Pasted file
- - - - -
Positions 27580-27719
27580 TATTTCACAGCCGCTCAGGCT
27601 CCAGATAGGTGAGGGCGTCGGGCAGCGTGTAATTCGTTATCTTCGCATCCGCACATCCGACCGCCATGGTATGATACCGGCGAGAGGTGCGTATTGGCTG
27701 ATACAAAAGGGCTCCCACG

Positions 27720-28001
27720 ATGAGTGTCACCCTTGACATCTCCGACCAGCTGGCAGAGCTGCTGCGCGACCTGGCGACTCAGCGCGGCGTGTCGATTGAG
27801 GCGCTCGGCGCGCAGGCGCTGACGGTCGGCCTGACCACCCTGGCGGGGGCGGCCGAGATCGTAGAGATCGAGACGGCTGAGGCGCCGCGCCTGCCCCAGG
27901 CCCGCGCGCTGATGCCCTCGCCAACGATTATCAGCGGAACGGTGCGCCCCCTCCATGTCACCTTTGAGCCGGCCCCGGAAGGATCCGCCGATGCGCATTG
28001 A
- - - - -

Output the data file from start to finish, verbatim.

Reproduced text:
Positions 27580-27719
27580 TATTTCACAGCCGCTCAGGCT
27601 CCAGATAGGTGAGGGCGTCGGGCAGCGTGTAATTCGTTATCTTCGCATCCGCACATCCGACCGCCATGGTATGATACCGGCGAGAGGTGCGTATTGGCTG
27701 ATACAAAAGGGCTCCCACG

Positions 27720-28001
27720 ATGAGTGTCACCCTTGACATCTCCGACCAGCTGGCAGAGCTGCTGCGCGACCTGGCGACTCAGCGCGGCGTGTCGATTGAG
27801 GCGCTCGGCGCGCAGGCGCTGACGGTCGGCCTGACCACCCTGGCGGGGGCGGCCGAGATCGTAGAGATCGAGACGGCTGAGGCGCCGCGCCTGCCCCAGG
27901 CCCGCGCGCTGATGCCCTCGCCAACGATTATCAGCGGAACGGTGCGCCCCCTCCATGTCACCTTTGAGCCGGCCCCGGAAGGATCCGCCGATGCGCATTG
28001 A